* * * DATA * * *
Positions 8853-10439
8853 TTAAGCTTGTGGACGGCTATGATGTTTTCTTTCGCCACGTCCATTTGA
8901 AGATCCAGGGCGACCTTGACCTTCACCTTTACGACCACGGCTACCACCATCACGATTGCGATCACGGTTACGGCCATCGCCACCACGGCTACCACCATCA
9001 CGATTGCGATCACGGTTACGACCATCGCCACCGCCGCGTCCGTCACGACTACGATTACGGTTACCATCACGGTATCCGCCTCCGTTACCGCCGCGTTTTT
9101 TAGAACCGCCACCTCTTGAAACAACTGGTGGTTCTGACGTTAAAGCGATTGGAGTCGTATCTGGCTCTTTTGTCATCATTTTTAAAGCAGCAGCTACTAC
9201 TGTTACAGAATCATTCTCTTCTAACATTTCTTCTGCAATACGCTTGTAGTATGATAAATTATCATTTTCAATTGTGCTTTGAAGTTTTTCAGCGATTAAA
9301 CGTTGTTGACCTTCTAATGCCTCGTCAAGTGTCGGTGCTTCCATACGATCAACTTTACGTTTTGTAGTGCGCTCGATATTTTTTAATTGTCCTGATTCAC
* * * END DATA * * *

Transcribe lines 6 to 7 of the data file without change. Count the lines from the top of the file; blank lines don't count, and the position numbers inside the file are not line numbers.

9201 TGTTACAGAATCATTCTCTTCTAACATTTCTTCTGCAATACGCTTGTAGTATGATAAATTATCATTTTCAATTGTGCTTTGAAGTTTTTCAGCGATTAAA
9301 CGTTGTTGACCTTCTAATGCCTCGTCAAGTGTCGGTGCTTCCATACGATCAACTTTACGTTTTGTAGTGCGCTCGATATTTTTTAATTGTCCTGATTCAC